To enhance Ukraine’s air defenses, the United States and Europe have again squeezed their forces to provide additional systems. These will take a step towards establishing the robust defenses that Ukraine needs though many gaps will remain.
Expanding Artillery Support
Static front lines have put a premium on firepower. Thus, the war has become artillery intensive. The United States has already provided much support here, including 160 155 mm howitzers and a million rounds of 155mm ammunition. NATO allies have provided small amounts of other artillery systems and ammunition. All this support helps in a critical area but will not be enough to fully satisfy the front’s voracious appetite for firepower. New approaches will be needed.
The expectation is that Ukraine will launch an offensive later in the winter or early spring. It has no choice since they must drive the Russians from its territory. Armored vehicles, which were largely absent from earlier packages, are now seen more frequently because of their usefulness in offensive operations
Before the UDCG meeting, several reports suggested that the ground-launched Small Diameter Bomb II (SDB II) might be included in the aid packages. The U.S. announcement does not include SDB II but does have the vague statement, “Additional ammunition for High Mobility Rocket System (HIMARS).” That is likely more guided MLRS rockets since those were provided previously. However, the phasing does not exclude ground-based SDB II. SDB II would be significant because of its longer range (93 miles).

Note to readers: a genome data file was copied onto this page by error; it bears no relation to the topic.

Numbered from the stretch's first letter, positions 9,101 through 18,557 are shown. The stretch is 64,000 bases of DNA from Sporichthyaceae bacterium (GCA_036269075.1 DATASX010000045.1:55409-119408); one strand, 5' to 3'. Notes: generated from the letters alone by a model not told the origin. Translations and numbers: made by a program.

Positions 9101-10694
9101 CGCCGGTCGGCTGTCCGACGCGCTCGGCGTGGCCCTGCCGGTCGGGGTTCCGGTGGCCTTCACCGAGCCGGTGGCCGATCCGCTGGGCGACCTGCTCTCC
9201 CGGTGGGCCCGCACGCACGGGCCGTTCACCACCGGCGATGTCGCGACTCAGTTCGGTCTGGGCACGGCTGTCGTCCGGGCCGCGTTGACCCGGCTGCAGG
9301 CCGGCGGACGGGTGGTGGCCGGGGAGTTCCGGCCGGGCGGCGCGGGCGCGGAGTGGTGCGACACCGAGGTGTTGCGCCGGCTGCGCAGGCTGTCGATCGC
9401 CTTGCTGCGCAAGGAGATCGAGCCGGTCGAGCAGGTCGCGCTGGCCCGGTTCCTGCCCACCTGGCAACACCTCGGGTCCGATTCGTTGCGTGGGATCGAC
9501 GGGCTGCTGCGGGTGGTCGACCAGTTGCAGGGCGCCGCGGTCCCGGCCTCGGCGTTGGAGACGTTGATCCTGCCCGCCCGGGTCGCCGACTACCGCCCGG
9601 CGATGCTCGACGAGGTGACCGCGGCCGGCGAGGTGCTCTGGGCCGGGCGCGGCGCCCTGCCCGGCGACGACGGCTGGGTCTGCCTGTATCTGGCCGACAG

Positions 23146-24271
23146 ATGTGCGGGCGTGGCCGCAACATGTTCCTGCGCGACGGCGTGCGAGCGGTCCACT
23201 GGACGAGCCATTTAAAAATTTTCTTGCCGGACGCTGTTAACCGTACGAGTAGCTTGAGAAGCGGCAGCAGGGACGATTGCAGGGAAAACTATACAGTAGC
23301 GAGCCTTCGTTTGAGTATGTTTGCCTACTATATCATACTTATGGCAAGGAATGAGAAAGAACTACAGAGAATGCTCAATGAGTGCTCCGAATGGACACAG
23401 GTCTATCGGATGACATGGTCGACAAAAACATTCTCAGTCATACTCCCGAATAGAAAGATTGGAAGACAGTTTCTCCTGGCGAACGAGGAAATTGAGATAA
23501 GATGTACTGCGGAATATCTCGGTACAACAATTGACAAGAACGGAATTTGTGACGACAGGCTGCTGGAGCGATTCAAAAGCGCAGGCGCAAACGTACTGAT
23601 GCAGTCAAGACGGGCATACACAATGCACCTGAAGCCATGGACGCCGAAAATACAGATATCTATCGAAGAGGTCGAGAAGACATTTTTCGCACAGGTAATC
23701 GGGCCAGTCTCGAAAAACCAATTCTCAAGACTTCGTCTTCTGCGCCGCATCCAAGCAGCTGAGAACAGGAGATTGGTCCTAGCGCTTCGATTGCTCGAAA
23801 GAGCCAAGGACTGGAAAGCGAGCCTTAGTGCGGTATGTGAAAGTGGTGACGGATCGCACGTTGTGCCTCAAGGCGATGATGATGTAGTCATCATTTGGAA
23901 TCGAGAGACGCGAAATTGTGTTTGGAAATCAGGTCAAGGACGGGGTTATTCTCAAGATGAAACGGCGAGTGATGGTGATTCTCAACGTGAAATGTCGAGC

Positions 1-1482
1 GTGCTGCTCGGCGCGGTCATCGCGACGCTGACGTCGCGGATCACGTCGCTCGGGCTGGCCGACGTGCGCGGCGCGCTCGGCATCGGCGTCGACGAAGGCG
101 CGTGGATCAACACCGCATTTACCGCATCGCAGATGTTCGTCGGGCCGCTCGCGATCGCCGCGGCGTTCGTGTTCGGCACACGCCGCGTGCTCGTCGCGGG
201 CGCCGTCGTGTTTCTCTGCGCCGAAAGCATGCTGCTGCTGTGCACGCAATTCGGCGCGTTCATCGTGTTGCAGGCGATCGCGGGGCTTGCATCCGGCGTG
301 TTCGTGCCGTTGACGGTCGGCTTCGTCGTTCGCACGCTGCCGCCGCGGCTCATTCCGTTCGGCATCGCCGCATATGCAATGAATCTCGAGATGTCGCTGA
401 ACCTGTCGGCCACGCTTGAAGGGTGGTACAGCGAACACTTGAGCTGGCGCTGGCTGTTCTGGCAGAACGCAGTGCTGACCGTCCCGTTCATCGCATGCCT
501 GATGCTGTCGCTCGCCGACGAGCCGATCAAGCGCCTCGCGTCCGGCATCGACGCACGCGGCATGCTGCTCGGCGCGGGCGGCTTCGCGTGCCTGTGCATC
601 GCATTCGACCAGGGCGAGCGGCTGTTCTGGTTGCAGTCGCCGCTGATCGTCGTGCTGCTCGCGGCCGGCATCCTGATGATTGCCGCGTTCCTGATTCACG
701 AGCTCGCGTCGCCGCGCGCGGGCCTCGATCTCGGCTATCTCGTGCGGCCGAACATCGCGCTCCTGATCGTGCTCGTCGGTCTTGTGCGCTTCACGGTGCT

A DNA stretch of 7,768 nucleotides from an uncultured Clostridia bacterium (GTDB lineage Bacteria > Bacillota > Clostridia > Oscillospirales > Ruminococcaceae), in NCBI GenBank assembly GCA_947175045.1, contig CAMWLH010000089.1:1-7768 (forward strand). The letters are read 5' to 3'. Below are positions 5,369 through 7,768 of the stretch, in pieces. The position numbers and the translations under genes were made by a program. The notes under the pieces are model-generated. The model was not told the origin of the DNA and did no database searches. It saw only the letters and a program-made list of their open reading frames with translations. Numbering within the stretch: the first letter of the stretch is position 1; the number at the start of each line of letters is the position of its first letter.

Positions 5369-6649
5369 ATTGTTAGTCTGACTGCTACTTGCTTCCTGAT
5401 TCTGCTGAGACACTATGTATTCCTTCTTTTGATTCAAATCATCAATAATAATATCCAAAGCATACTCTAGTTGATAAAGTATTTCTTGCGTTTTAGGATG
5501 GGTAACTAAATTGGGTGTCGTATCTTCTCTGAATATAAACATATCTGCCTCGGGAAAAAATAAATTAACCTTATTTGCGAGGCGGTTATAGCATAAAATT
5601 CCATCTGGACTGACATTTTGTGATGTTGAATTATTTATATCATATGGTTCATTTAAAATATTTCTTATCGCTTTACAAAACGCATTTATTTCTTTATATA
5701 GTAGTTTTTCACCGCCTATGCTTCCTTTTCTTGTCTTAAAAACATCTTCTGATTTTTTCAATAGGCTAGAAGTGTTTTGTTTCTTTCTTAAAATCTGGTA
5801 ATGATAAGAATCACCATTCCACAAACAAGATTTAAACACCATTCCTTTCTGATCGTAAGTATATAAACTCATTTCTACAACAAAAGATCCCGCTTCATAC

If Ukraine has the ground launched SDB II, evidence will eventually emerge in a world of ubiquitous cellphone cameras. Even if SDB II is not in this aid package, it is worth watching for in case it appears in future packages because it would signal a change in administration policy.
Looking Ahead to the Ukrainian Offensive
Although tanks have received much attention, they will take many months to arrive on the battlefield. They will not be available for the initial phases of the expected Ukrainian counteroffensive. However, many of these other capabilities, particularly artillery, will arrive quickly. Ukrainians will then use them in the forthcoming offensive.
The aid packages are not all good news. The Europeans lag far behind what the United States is providing. While the eastern European countries and the United Kingdom are doing a lot, France, Spain, and Italy are absent entirely from the latest aid packages, and Germany, the wealthiest country in Europe, provides relatively little. Further, much of their equipment will take months to arrive. Some is new production, which will take years. Nevertheless, the overall size of the aid provided and the implied statement of political support is good news for Ukraine.
Mark F. Cancian is a retired Marine colonel and a senior advisor at the Center for Strategic and International Studies in Washington, D.C.